The Power of Architecture: How the World Around You Shapes Your Thoughts and Actions

In 1952, polio killed more children in America than any other communicable disease. Nearly 58,000 people were infected that year. The situation was on the verge of becoming an epidemic and the country desperately needed a vaccine.

In a small laboratory at the University of Pittsburgh, a young researcher named Jonas Salk was working tirelessly to find a cure. (Years later, author Dennis Denenberg would write, “Salk worked sixteen hours a day, seven days a week, for years.”)

Despite all his effort, Salk was stuck. His quest for a polio vaccine was meeting a dead end at every turn. Eventually, he decided that he needed a break. Salk left the laboratory and retreated to the quiet hills of central Italy where he stayed at a 13th-century Franciscan monastery known as the Basilica of San Francesco d’Assisi.

The basilica could not have been more different than the lab. The architecture was a beautiful combination of Romanesque and Gothic styles. White-washed brick covered the expansive exterior and dozens of semi-circular arches surrounded the plazas between buildings. Inside the church, the walls were covered with stunning fresco paintings from the 14th and 15th centuries and natural light poured in from tall windows.

It was in this space that Jonas Salk would have the breakthrough discovery that led to the polio vaccine. Years later, he would say…

“The spirituality of the architecture there was so inspiring that I was able to do intuitive thinking far beyond any I had done in the past. Under the influence of that historic place I intuitively designed the research that I felt would result in a vaccine for polio. I returned to my laboratory in Pittsburgh to validate my concepts and found that they were correct.”
-Jonas Salk

Today, the discovery that Salk made in that Italian monastery has impacted millions. Polio has been eradicated from nearly every nation in the world. In 2012, just 223 cases were reported globally.

Did inspiration just happen to strike Salk while he was at the monastery? Or was he right in assuming that the environment impacted his thinking?

And perhaps more importantly, what does science say about the connection between our environment and our thoughts and actions? And how can we use this information to live better lives?

basilica san francesco d'assisi
Columns and arches at the Basilica of San Francesco d’Assisi. (Image by Konrad Glogowski.)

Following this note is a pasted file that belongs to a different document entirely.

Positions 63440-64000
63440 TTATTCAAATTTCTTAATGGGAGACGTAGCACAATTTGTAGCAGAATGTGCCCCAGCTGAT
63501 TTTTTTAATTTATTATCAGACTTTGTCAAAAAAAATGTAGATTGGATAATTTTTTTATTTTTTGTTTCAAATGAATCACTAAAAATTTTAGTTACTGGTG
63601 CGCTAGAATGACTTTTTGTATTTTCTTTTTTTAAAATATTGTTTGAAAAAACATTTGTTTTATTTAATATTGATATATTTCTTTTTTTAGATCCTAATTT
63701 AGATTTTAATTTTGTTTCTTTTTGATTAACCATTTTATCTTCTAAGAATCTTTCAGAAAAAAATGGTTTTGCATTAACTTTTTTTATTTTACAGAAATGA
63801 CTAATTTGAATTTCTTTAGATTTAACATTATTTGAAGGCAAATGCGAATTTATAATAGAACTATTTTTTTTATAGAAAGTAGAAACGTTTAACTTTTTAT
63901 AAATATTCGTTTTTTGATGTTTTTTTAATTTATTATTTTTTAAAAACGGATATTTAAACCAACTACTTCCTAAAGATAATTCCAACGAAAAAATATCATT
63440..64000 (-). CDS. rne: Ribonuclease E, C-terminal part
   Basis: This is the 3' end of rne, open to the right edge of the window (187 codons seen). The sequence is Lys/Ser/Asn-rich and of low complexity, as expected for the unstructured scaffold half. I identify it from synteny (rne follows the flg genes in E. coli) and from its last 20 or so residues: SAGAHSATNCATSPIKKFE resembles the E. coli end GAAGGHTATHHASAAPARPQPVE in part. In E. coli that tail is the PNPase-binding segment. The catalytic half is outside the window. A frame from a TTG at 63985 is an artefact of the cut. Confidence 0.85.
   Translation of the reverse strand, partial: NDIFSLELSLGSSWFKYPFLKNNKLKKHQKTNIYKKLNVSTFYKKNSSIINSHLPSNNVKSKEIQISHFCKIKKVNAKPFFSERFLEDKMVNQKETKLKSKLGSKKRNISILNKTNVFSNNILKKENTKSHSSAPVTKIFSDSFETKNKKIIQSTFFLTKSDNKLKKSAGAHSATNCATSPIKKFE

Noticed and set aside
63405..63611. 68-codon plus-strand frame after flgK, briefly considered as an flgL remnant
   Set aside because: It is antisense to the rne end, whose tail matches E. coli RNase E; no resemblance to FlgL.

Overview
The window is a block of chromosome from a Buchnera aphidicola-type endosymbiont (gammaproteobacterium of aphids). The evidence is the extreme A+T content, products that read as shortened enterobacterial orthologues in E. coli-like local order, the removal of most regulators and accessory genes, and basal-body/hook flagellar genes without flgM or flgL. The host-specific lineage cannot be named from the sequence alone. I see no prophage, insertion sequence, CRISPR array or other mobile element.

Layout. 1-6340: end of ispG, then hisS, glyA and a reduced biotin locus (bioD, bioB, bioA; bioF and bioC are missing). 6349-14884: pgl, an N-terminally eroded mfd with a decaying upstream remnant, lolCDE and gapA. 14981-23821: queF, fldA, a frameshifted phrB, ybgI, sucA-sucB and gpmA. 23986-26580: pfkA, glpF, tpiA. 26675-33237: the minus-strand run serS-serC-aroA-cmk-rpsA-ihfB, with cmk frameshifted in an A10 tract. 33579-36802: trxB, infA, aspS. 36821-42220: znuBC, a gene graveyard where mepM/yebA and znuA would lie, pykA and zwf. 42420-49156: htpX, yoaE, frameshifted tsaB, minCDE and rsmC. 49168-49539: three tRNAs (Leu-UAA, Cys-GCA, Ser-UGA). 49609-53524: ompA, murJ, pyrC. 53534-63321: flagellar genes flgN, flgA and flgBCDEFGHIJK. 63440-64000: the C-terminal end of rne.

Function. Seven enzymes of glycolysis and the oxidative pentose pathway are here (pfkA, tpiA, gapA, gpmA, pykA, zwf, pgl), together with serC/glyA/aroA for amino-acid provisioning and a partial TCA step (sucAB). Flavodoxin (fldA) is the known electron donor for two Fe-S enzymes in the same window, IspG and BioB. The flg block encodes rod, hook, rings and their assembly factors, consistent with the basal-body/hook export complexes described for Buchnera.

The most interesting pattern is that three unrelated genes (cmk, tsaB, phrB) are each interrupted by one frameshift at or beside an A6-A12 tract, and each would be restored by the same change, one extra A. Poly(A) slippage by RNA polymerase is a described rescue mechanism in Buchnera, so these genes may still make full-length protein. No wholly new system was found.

The Link Between Brains and Buildings

Researchers have discovered a variety of ways that the buildings we live, work, and play in drive our behavior and our actions. The way we react and respond is often tied to the environment that we find ourselves in.

For example, it has long been known that schools with more natural light provide a better learning environment for students and test scores often go up as a result. (Natural light and natural air are known to stimulate productivity in the workplace as well.)

Additionally, buildings with natural elements built into them help reduce stress and calm us down (think of trees inside a mall or a garden in a lobby). Spaces with high ceilings and large rooms promote more expansive and creative thinking.

So what does this link between design and behavior mean for you and me?

Change Your Environment, Change Your Behavior

Researchers have shown that any habit you have — good or bad — is often associated with some type of trigger or cue. Recent studies (like this one) have shown that these cues often come from your environment.

This is important because most of us live in the same home, go to the same office, and eat in the same rooms day after day. And that means you are constantly surrounded by the same environmental triggers and cues.

If your behavior is often shaped by your environment and you keep working, playing, and living in the same environment, then it’s no wonder that it can be difficult to build new habits. (The research supports this. Studies show that it is easier to change your behavior and build new habits when you change your environment.)

If you’re struggling to think creatively, then going to a wide open space or moving to a room with more natural light and fresh air might help you solve the problem. (Like it seemingly did for Jonas Salk.)

Meanwhile, if you need to focus and complete a task, research shows that it’s more beneficial to work in a smaller, more confined room with a lower ceiling (without making yourself feel claustrophobic, of course).

And perhaps most important, simply moving to a new physical space — whether it’s a different room or halfway around the world — will change the cues that you encounter and thus your thoughts and behaviors.

Quite literally, a new environment leads to new ideas.

Putting This Into Practice

In the future, I hope that architects and designers will use the connection between design and behavior to build hospitals where patients heal faster, schools where children learn better, and homes where people live happier.

That said, you can start making changes right now. You don’t have to be a victim of your environment. You can also be the architect of it. Here’s my simple 2-step prescription for altering your environment so that you can stick with good habits and break bad habits:

  1. To stick with a good habit, reduce the number of steps required to perform the behavior.
  2. To break a bad habit, increase the number of steps required to perform the behavior.

Here are some examples…

  • Want to watch less TV? Unplug it and put it in a closet. If you really want to watch a show, then you can take it out and plug it back in.
  • Want to drink more water? Fill up a few water bottles and place them around the house so that a healthy drink is always close by.
  • Want to start a business? Join a co-working space where you’re surrounded by dozens of other business owners.

These are just a few examples, but the point is that shifting your behavior is much easier when you shift to the right environment. Stanford professor BJ Fogg refers to this approach as “designing for laziness.” In other words, change your environment so that your default or “lazy” decision is a better one.